Figure 2 Pancreatic MRI scan of the index patient (patient A) and control patient. The MRI scan in (A, B) showing a small atrophic pancreas of the index patient (patient A). Images clearly show global parenchymal atrophy of the pancreas. The pancreatic parenchyma appears thin with heterogeneous low T1 signals, indicating fibrosis. The MRI scan in (C, D) are axial T2 weighted MRI images of a control case, a 26-year-old male with type 1 DM. The images (C, D) show a normal volume of the pancreas.
From a neurodevelopmental point of view, patient A showed a delay in the attainment of language, with only two-word sentences at 5 years and delay of other milestones. Audiometry confirmed bilateral SNHL. Speech evaluation revealed good perception but poor expressive language, with severe impairment in intelligible speech production. Although he was 6 years old, he could not attend school. His intellectual function was reported as mild-to-moderate intellectual disability, with significant academic delay and an inability to proceed to intermediate school.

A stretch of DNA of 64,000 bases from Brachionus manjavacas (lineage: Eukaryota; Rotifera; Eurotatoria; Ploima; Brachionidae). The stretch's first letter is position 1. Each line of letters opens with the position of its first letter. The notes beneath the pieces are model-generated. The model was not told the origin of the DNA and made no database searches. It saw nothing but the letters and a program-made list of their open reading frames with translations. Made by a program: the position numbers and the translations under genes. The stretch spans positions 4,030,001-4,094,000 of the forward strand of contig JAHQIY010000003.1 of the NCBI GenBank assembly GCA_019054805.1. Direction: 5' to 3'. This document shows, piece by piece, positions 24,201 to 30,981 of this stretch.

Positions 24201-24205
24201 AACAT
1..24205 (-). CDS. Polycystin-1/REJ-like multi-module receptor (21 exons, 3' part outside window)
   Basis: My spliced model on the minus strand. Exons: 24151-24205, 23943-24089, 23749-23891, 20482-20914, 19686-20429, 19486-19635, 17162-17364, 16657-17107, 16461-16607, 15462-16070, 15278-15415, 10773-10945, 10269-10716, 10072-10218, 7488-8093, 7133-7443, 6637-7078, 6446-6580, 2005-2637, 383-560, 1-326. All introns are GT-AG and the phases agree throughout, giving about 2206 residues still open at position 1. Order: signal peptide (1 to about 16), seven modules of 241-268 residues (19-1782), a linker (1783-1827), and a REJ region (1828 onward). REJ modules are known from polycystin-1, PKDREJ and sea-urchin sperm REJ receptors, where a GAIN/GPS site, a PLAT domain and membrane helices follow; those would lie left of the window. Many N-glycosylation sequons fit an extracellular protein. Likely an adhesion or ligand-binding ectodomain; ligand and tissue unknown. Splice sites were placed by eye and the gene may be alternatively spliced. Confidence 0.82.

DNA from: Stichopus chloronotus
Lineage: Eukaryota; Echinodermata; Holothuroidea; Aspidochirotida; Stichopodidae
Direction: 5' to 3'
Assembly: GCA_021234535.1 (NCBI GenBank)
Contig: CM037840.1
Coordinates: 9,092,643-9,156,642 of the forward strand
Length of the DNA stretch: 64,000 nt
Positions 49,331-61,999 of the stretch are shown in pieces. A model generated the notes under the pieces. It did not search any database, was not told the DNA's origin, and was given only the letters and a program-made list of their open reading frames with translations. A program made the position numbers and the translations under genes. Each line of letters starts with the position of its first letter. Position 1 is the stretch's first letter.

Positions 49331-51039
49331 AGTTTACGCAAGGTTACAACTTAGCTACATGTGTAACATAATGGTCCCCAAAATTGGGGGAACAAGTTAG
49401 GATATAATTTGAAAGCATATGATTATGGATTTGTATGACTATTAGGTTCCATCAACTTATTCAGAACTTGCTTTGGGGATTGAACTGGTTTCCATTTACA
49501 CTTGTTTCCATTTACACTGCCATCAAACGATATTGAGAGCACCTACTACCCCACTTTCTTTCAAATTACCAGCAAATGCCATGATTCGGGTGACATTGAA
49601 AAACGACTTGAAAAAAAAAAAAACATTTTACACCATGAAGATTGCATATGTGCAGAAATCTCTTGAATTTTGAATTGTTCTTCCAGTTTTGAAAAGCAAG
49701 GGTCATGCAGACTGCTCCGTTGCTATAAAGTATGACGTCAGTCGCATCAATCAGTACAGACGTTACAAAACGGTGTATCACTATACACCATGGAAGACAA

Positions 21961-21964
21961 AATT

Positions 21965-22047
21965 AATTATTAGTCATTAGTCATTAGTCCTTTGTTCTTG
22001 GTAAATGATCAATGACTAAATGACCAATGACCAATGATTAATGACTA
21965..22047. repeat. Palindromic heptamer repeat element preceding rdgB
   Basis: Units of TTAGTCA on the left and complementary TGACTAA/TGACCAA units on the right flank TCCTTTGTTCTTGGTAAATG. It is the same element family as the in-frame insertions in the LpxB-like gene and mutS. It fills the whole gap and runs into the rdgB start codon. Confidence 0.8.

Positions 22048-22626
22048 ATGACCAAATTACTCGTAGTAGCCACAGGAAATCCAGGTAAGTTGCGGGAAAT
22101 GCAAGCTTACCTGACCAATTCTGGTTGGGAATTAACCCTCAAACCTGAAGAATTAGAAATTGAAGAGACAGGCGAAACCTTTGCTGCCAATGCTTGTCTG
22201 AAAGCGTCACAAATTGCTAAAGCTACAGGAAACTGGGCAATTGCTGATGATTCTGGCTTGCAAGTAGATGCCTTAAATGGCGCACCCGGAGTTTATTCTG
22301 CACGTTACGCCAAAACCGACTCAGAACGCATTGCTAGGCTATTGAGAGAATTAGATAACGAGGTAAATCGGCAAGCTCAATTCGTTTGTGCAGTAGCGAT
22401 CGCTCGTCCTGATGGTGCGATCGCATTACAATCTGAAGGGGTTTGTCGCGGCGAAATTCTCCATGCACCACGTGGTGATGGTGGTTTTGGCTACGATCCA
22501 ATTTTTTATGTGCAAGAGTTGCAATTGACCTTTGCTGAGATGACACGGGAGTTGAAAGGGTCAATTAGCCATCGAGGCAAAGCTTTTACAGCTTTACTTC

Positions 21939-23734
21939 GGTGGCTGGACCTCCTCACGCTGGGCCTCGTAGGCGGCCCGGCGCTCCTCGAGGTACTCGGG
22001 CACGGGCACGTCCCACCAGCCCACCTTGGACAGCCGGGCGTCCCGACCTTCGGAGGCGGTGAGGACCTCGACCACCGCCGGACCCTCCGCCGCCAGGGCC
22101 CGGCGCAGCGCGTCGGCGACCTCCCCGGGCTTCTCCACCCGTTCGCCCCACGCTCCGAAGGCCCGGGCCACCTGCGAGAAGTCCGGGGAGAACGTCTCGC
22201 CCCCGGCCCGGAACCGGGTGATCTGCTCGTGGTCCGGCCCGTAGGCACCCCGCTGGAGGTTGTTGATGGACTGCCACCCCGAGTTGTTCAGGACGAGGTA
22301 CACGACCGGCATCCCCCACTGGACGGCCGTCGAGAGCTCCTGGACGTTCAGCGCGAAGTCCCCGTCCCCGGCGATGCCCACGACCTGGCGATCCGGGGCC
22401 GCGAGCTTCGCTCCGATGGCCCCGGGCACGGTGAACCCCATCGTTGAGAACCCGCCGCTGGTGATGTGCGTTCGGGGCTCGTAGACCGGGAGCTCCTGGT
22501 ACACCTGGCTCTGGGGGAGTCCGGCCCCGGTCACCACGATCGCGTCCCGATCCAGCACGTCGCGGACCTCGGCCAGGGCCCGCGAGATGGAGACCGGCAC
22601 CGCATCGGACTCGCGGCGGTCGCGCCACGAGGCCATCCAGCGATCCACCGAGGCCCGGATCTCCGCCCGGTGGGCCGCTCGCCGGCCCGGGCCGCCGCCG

At 9 years of age, gait abnormalities started to develop, requiring multiple visits to the emergency department due to frequent falls. His gait was unsteady, with high heel steps and progressive deterioration. Rheumatological causes were excluded based on clinical evaluations and laboratory tests. Neurological examination showed increased deep tendon reflexes, mild bilateral nystagmus, and atrophied lower limb muscles. Cerebellar examination revealed bilateral dysmetria in the upper extremities. Brain and spine MRI demonstrated bilateral subcortical white matter intensity with bilateral middle cerebellar peduncle involvement. Electromyography revealed prolongation over the tibial and ulnar nerves. His visual acuity was normal. Both atypical multiple sclerosis and mitochondrial disease were considered because of the patient’s progressive history. The former was excluded based on normal visual evoked potentials and negative antinuclear antibodies, while the latter was excluded due to normal results of muscle and skin biopsy, whole mitochondrial genome sequencing, respiratory chain enzymology, magnetic resonance spectroscopy, and urine amino acid levels.